Relating Science & Religion

30 June 2017 The Australian Institute for Orthodox Christian Studies hosted the seminar Relating Science & Religion, organised by Doru Costache on behalf of the project Science and Orthodoxy around the World (National Hellenic Research Foundation, Athens). The event was held at the Sydney College of Divinity, being hosted by Professor James Harrison (SCD’s Director for Research).

Speakers and topics

Peter Harrison
‘Christian Origins of Modern Science’

Abstract: It is often thought that modern science developed largely independently of, or even in opposition to, religion. Some historians, however, have suggested that religious factors played a key role in the emergence of modern science in the seventeenth century, and were important in establishing a permanent and prominent place for scientific activity at the heart of modern Western culture. This lecture explores a number of ways in which religion may have had a positive impact on the emergence and consolidation of modern science, paying particular attention to the values needed to establish its social and intellectual legitimacy.

Peter Harrison is an Australian Laureate Fellow and Director of the Institute for Advanced Studies in the Humanities at the University of Queensland. Prior to taking up his present post at UQ he was the Andreas Idreos Professor of Science and Religion, and Director of the Ian Ramsey Centre at the University of Oxford. He is the author of over 100 articles and chapters. His six books include The Bible, Protestantism and the Rise of Natural Science (Cambridge, 1998) and, most recently, The Territories of Science and Religion (Chicago, 2015), based on his 2011 prestigious Gifford Lectures.

Denis Edwards
‘Divine Transcendence and Divine Humility’

Abstract: Theology after Darwin has to deal with the costs of evolution. Evolutionary science makes it clear that predation, competition for survival, pain, death and extinctions are built into the 3.8 billion year history of life on Earth. This pushes theology to deeper reflection on divine action, on the relationship between the transcendent God and what Paul calls the “groaning” of creation (Rom 8:22). Part of a theological response to this issue is to affirm the compassionate presence of God to suffering creation. It is sometimes supposed that a high view of God’s transcendence is opposed to the idea of a God who is radically present to creatures in self-giving love. I will propose that two of the great figures of Christian theology, Irenaeus and Athanasius, represent a tradition in which the true nature of divine transcendence finds expression in divine self-humbling love. For both of them this love has a down-to-Earth character. It is the love revealed in the cross of Jesus. And it is this same love that characterises the divine act of creation.

Denis Edwards is a professorial fellow in theology at Australian Catholic University, Adelaide campus, and is a priest of the Roman Catholic Archdiocese of Adelaide. He is a member of the ACU Institute for Religion and Critical Inquiry, and is a fellow of the International Society for Science and Religion. Recent books include Ecology at the Heart of Faith; How God Acts: Creation, Redemption, and Special Divine Action; Jesus and the Natural World; and Partaking of God: Trinity, Evolution and Ecology.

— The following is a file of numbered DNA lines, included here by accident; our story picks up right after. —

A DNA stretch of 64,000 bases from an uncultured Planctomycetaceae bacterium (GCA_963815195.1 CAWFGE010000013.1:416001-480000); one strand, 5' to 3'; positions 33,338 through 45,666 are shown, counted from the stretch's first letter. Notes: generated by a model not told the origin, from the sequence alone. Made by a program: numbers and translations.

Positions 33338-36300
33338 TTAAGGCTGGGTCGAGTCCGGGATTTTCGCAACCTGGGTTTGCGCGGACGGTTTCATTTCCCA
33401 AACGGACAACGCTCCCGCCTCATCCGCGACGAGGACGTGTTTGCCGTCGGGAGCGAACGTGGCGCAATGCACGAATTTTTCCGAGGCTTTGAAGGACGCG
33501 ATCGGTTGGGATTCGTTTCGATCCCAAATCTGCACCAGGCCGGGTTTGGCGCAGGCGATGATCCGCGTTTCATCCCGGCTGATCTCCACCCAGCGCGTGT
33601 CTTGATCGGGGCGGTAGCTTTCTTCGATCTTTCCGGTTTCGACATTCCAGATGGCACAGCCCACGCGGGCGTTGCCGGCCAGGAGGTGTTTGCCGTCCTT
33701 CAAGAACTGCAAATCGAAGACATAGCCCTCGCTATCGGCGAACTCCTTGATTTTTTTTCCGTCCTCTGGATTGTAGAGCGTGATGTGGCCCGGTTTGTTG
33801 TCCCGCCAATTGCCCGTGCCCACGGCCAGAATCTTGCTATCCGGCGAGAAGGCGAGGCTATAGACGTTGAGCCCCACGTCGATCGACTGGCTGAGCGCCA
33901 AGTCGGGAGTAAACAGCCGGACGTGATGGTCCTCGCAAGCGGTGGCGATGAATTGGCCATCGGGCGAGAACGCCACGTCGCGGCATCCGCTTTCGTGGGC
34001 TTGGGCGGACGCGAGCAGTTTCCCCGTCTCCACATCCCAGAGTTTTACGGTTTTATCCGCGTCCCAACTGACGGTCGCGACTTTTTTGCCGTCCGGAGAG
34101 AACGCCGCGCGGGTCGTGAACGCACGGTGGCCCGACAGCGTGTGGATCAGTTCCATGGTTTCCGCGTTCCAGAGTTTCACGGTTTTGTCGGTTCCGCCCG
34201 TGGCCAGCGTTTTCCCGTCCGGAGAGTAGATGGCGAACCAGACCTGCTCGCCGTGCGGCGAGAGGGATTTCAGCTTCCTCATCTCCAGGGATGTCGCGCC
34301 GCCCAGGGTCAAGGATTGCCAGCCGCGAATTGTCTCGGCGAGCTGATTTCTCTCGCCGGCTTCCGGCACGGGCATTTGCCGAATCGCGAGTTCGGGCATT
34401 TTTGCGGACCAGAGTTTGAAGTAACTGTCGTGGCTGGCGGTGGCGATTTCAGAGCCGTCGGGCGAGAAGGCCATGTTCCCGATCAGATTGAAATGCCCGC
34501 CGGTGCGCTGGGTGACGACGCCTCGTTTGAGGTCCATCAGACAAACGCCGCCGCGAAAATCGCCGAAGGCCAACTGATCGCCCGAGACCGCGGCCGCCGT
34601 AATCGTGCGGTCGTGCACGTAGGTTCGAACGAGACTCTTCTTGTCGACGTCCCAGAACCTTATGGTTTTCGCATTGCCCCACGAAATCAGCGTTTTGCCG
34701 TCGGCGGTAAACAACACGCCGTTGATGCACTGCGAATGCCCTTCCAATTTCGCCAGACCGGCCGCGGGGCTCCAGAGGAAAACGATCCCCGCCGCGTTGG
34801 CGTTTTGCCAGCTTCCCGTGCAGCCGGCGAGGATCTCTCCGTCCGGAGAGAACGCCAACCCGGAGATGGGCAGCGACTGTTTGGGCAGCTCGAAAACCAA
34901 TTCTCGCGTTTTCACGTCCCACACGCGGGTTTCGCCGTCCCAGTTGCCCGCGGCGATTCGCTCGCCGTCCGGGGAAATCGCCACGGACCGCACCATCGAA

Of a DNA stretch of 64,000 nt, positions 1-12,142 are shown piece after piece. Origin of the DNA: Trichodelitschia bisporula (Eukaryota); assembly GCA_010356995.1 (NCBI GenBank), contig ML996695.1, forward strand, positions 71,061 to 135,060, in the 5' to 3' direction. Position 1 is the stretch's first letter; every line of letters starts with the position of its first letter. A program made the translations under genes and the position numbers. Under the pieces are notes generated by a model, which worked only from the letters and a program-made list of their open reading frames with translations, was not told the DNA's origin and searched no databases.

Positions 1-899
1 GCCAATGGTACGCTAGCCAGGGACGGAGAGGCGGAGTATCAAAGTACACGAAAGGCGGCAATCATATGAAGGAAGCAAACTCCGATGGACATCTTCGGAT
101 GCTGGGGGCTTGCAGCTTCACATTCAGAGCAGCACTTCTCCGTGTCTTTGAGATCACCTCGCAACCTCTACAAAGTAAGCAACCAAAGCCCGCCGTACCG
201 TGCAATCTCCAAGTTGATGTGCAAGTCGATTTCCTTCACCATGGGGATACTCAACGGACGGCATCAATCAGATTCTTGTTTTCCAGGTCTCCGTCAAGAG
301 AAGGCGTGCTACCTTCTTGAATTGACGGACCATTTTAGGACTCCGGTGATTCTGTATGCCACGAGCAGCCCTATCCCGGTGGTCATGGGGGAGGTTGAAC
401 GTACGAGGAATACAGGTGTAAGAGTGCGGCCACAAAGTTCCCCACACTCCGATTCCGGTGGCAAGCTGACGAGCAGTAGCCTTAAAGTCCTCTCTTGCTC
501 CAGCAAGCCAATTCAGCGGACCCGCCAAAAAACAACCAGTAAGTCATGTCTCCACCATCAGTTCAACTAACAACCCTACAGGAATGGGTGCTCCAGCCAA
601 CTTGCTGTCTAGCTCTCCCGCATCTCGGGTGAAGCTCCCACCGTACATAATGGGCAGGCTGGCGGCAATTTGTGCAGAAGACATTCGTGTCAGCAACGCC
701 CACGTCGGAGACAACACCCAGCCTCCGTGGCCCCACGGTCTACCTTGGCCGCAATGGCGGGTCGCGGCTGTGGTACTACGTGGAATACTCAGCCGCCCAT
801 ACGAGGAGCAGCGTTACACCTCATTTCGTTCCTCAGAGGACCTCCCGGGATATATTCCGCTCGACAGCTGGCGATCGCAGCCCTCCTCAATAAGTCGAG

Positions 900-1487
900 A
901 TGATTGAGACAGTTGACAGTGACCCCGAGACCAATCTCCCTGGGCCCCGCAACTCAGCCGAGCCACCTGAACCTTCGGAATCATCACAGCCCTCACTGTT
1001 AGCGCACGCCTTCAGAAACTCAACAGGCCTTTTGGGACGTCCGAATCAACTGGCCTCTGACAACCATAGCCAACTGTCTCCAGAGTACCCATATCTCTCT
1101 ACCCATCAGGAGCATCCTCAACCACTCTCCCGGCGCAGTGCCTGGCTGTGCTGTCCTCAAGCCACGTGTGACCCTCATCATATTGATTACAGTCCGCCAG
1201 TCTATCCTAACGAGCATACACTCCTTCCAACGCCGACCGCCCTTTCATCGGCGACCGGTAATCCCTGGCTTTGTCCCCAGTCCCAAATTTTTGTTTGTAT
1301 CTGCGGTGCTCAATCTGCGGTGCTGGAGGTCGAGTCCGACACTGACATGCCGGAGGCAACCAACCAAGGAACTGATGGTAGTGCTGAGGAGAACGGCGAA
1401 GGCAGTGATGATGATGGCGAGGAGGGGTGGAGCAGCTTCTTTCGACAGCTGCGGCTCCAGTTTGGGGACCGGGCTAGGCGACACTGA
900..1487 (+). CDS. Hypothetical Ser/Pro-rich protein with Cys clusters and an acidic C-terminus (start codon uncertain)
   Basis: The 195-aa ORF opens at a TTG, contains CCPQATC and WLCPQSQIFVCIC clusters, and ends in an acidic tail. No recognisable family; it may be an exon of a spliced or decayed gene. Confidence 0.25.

Doru Costache
‘The Kenotic God, the Principle of Synergy, and the Evolutionary Universe’

Abstract: Certain early Christian theologians, such as Athanasius, the Cappadocians, Nemesius, and Maximus, have advanced interesting views on the function of movement and change within the created universe. By and large, their views anticipate the contemporary evolutionary paradigm, but with a twist: they are theologically articulated. Such contributions are lost on most modern Orthodox however, who believe in a static world, perfect from the outset, so created by the omnipotent God. They seek proofs for their convictions within the ecclesial tradition, happily selecting only those passages which praise the perfection of God’s creation. In its complexity, the ecclesial tradition offers a very different worldview, which I present in contemporary idiom. Here are its outlines. God has created the universe out of nothing through the Logos, endowing it with a potential for perfection. Conditioned by the divine parameters, called principles or rational patterns, the universe’s perfection is neither a past reality nor a current one; it is work in project, a goal to be achieved eschatologically. That future perfection and the present form of the cosmos result from an ongoing interaction between the divine and cosmic energies. The evolutionary movement of the universe manifests that fundamental interaction. The engine of the universe’s motion is therefore the principle of synergy, which attests to a God who, albeit omnipotent, is also kenotic, humbly and patiently working through the natural development of the creation.

Dr Doru Costache is a protopresbyter of the Romanian Orthodox Diocese of Australia and New Zealand. Founder of The Australian Institute for Orthodox Christian Studies. Senior lecturer in patristic studies at St Cyril’s Coptic Orthodox Theological College, a member institution of the Sydney College of Divinity. Honorary associate of the Department of Studies in Religion, the University of Sydney. Forthcoming books: Early Christian Worldviews (sole author) and Dreams, Virtue and Divine Knowledge in Early Christian Egypt (co-author).

Flyer / brochure by Ion Nedelcu.